The grass in the outfield is mowed. The infield is groomed. Baseball season is back.
This year, those things mean a bit more because in 2020 the sports world and everything else was turned upside down by the COVID-19 pandemic.
Sports is big money.
In Tucson, the Kino Sports Complex is one of the premier places to play. It’s home to baseball tournaments, soccer tournaments and pickleball. But Reenie Ochoa, the director of the complex, said the newly renovated facilities emptied almost overnight a year ago.
“We had a number of big events, small events, all sorts of local and out of state events,” Ochoa said. “And needless to say, that put the brakes on everything there.”
The shutdown was a big blow to Kino’s finances, which rely on facility rentals, concessions and ticket sales.
The complex reopened with mitigation protocols three weeks ago, after closing due to the spike in COVID-19 cases this winter, Ochoa said.
Those fields are not the only sports venues in the area. Helping book tournaments and events into all of those places is Visit Tucson. Dan Gibson is the group's senior director of communications, and he said getting hotel rooms and arenas filled during the pandemic meant a change in Visit Tucson's pitch.
In the fiscal year before the pandemic, sports amounted to $24 million in economic impact, Gibson said.
He said leisure travel is bouncing back as more people get vaccinated, but large events are still high risk during the pandemic.
“It’s still this waiting game of when people feel secure to have a large event,” Gibson said.
Not all sports in southern Arizona are professional leagues or tournaments. There is also youth sports and they too are getting going again.
The Tucson chapter of the American Youth Soccer Organization kicked off its spring season last week. All players, coaches and attendees must wear face masks at all times and maintain social distance when not on the field.
Youth baseball is here, too. The new Empire Little League combines the old Santa Rita and Pantano leagues. Practice began last week with the first games scheduled for the week of April 12.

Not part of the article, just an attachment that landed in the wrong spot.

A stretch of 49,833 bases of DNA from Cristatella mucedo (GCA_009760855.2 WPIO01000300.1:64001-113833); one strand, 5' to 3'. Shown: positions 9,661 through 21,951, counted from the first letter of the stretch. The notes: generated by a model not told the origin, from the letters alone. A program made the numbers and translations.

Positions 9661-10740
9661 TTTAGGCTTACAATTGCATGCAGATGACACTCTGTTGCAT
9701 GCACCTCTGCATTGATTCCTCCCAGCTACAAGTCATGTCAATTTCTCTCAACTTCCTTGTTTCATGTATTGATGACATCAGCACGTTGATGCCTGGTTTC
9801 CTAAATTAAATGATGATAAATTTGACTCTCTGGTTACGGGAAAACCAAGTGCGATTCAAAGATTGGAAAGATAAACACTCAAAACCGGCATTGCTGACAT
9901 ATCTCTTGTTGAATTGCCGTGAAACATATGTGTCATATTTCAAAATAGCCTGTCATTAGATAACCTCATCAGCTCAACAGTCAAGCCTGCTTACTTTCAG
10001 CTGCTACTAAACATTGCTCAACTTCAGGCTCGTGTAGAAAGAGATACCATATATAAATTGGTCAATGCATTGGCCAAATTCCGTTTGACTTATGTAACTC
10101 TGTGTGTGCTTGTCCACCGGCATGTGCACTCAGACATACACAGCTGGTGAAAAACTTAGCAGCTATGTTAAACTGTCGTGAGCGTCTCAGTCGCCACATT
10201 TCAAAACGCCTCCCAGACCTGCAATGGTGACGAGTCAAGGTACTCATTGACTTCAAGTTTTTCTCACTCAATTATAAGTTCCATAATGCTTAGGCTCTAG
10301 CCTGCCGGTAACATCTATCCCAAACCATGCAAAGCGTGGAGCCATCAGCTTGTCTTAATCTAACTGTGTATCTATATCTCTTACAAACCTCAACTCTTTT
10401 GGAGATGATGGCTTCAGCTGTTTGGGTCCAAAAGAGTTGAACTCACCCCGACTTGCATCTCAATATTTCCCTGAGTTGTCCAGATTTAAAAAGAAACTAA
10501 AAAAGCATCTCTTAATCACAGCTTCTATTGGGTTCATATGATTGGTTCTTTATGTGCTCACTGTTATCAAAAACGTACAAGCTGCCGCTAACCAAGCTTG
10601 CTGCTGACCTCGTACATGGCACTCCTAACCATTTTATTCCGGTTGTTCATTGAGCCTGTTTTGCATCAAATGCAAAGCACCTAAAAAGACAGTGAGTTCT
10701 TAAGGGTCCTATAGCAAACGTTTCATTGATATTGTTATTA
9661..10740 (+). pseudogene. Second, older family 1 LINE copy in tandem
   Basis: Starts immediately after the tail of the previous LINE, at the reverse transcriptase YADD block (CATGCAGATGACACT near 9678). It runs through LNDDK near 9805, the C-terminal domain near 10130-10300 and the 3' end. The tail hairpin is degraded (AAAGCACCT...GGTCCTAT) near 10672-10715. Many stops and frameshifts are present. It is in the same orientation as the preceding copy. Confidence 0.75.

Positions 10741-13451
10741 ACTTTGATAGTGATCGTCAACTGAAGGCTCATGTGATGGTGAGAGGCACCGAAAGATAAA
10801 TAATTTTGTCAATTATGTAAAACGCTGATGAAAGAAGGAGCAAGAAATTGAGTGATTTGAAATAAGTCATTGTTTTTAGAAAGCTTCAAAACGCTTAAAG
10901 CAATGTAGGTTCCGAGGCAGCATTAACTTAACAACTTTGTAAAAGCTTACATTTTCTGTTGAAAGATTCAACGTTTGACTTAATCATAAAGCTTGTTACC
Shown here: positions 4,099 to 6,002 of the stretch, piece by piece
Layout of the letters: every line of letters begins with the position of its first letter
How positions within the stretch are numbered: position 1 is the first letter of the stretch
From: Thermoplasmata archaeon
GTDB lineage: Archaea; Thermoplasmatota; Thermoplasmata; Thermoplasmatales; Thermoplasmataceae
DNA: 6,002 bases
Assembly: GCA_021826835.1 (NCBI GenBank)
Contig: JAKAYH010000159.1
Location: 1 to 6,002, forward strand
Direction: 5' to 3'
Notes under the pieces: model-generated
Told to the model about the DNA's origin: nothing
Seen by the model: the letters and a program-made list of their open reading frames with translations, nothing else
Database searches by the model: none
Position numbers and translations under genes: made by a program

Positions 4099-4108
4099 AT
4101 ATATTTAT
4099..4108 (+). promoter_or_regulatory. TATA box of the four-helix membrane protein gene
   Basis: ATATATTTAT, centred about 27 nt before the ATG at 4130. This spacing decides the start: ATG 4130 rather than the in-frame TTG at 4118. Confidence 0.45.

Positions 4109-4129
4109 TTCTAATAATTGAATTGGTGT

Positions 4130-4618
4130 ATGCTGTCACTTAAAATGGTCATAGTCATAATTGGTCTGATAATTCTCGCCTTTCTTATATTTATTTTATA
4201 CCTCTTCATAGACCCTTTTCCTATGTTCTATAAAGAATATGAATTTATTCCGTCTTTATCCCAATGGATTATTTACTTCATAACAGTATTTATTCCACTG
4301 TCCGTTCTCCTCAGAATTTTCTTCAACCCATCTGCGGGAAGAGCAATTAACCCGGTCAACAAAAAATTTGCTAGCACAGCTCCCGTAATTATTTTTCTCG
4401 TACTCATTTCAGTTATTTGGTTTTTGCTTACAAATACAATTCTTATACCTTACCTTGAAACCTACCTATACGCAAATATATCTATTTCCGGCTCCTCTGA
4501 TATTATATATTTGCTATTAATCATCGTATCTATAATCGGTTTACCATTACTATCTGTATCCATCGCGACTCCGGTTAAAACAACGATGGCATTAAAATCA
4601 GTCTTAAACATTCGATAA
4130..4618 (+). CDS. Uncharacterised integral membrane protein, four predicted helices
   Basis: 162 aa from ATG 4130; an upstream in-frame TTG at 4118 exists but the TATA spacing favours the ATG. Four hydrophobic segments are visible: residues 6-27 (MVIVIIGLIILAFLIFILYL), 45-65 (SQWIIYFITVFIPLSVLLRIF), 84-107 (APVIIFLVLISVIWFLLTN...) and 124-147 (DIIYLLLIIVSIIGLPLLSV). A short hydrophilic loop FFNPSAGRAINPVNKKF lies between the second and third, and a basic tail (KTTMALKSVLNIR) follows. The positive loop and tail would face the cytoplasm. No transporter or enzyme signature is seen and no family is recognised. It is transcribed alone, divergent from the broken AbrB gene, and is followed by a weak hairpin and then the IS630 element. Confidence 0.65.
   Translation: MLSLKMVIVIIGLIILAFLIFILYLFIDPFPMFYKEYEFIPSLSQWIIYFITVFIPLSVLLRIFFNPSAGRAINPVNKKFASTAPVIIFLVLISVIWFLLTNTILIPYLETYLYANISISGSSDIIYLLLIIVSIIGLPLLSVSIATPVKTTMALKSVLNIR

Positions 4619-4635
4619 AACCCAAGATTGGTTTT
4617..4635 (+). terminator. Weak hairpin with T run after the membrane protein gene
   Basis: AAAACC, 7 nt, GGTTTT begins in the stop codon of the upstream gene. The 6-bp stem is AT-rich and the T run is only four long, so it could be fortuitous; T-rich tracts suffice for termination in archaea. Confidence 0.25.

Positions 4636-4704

Sports at local high schools are also underway.
A growing number of fans are being allowed back into the Tucson Convention Center to see the Tucson Roadrunners, the area's professional hockey team. Roadrunner Tyler Steenbergen is excited to have fans in the stands again. He said playing in front of empty seats reminded him of when he first took to the ice.
"We're used to the loud crowds anywhere we play, so I mean it kinda felt like back in the day when you're playing minor hockey at a young age and everyone's parents are there,” Steenbergen said.
While the team tried pumping in fake crowd noises earlier in the season, Steenbergen said it just could not match the energy of real fans.
Major league spring training in the metro Phoenix area, known across the country as "the Cactus League," usually brings in big crowds and big money from locals and tourists.
Anthony Evans is a researcher at the Seidman Research Institute at Arizona State University's W.P. Carey School of Business. He led a team that compared the economic impact of out-of-state visitors attending spring training in 2018 to last year's COVID-shortened spring training.
He said spring training has a statewide financial impact that touches many parts of the economy.
"On an average season you can have around 1.6 to 1.7 million ticket sales for the games alone,” Evans said. “There's a large chunk of dollars flowing to accommodations, food services, retail, people actually traveling to other parts of the state. All of these things add up."
Spring training contributed $373 million to Arizona’s GDP in 2018, while the shortened 2020 season saw a contribution of $213 million.
Despite the return of some fans, all sports are facing a tough financial road again this year. Professional hockey and basketball are making their playoff runs now in front of limited fans. Baseball is opening with restrictions on fan numbers, and even if the ballpark was wide open all the seats might not be filled.
A poll out this week from the Washington Post and the University of Maryland said less than half of Americans are comfortable with the idea of going to a live, ticketed sporting event.